A career dedicated to a more representative workforce at NOAA
For NOAA’s 50th anniversary, we are interviewing NOAA Legends: people of color who were “firsts” in NOAA science. Our history is rich with unique stories and experiences of staff from all kinds of cultures and backgrounds - some shared, some very distinct, and many of these stories stretch back before NOAA’s creation. These interviews help us tell the stories behind the motivations, challenges and defining moments these unsung heroes experienced to support NOAA’s mission.
Dr. Ambrose Jearld joined NOAA in 1977, spending his nearly 40-year career as a researcher and later as an administrator at the Northeast Fisheries Science Center (NEFSC) Woods Hole Laboratory in Massachusetts. At the time, he was one of the first black fisheries biologists at NOAA and the first with a doctorate degree at NEFSC. Dr. Jearld has carried that legacy with him by working to make fisheries, marine biology, and environmental science more accessible to a diverse body of students and researchers. In 2017, the Woods Hole scientific community honored him by launching the annual Ambrose Jearld Jr. Lecture on Diversity and Inclusion. offsite link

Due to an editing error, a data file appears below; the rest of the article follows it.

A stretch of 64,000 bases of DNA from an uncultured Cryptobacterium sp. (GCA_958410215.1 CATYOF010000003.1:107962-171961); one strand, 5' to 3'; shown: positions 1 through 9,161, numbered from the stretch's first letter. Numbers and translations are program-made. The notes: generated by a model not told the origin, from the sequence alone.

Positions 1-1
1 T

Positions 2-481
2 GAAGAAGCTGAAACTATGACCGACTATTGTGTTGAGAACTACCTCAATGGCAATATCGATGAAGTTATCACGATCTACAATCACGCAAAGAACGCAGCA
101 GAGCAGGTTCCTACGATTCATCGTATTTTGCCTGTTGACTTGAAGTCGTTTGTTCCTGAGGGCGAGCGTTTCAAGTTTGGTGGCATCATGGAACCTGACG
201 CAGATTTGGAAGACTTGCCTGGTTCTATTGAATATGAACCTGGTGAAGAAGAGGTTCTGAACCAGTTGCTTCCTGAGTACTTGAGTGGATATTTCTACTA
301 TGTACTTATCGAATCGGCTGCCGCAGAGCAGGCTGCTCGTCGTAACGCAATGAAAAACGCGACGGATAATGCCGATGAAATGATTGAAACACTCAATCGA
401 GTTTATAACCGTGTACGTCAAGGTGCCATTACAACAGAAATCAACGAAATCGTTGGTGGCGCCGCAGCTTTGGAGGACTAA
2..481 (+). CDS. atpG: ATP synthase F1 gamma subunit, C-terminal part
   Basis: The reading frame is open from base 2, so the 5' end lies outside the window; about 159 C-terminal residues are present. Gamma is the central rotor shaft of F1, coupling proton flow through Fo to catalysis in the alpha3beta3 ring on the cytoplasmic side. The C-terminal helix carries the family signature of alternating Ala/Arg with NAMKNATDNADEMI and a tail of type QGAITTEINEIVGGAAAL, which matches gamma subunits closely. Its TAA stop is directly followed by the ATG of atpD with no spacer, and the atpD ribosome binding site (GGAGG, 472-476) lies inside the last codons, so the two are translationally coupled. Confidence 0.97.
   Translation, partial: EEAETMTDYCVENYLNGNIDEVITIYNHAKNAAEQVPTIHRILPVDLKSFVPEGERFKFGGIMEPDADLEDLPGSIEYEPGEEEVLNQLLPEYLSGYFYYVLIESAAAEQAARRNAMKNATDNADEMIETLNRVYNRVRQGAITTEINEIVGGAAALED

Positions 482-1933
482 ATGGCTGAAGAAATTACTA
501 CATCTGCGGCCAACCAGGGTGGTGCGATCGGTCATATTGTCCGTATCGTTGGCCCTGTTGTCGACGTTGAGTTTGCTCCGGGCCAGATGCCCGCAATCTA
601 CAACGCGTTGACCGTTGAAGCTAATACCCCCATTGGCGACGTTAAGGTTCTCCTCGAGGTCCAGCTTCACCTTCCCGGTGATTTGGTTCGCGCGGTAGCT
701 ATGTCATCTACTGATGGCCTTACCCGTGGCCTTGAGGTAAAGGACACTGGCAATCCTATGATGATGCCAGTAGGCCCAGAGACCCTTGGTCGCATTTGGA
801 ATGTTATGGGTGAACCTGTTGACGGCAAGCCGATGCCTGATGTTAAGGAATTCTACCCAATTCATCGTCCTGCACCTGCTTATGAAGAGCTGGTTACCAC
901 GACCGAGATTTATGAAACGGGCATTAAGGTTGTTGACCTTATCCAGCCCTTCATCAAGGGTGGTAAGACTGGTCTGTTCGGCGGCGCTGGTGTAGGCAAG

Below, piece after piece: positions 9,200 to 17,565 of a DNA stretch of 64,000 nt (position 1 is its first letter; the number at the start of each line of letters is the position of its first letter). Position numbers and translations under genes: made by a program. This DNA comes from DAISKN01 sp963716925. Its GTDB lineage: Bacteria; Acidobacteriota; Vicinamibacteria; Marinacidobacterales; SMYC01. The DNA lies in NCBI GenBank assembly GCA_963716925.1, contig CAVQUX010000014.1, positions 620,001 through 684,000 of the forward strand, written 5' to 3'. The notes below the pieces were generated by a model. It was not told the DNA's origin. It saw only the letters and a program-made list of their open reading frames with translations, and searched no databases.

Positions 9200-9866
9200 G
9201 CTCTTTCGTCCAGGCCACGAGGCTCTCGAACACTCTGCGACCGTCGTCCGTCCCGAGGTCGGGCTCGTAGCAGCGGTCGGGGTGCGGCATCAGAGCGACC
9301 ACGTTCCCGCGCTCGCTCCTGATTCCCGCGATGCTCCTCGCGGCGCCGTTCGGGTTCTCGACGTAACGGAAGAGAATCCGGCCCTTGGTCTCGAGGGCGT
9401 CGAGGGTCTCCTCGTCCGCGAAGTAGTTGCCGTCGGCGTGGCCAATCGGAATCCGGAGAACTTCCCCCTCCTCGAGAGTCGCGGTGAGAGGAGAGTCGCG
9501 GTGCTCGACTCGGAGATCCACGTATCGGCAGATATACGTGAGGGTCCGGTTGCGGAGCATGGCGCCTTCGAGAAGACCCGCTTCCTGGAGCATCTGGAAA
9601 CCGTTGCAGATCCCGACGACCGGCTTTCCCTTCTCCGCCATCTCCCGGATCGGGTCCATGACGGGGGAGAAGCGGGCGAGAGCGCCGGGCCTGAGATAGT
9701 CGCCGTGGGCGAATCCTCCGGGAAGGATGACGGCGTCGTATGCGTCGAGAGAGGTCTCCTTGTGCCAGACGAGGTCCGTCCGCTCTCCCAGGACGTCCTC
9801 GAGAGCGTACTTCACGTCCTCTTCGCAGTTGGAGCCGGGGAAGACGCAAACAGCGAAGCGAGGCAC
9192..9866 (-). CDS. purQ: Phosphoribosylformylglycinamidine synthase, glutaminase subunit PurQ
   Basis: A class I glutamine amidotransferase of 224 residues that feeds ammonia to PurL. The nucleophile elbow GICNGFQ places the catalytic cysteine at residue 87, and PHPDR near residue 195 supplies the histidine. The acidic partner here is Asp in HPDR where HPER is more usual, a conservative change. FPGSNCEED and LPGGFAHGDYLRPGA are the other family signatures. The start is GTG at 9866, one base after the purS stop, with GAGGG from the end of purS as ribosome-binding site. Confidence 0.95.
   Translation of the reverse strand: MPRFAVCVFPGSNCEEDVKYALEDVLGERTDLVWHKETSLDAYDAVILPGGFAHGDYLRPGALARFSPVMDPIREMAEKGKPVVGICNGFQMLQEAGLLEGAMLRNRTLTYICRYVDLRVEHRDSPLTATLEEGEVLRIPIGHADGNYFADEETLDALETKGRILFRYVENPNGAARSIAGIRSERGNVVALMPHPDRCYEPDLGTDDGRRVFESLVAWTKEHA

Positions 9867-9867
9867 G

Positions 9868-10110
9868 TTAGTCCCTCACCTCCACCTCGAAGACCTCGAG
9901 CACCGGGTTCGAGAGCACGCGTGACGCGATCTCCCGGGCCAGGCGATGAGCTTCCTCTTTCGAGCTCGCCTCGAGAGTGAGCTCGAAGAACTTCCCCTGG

Listen to Dr. Jearld tell his story about improving diversity at NOAA: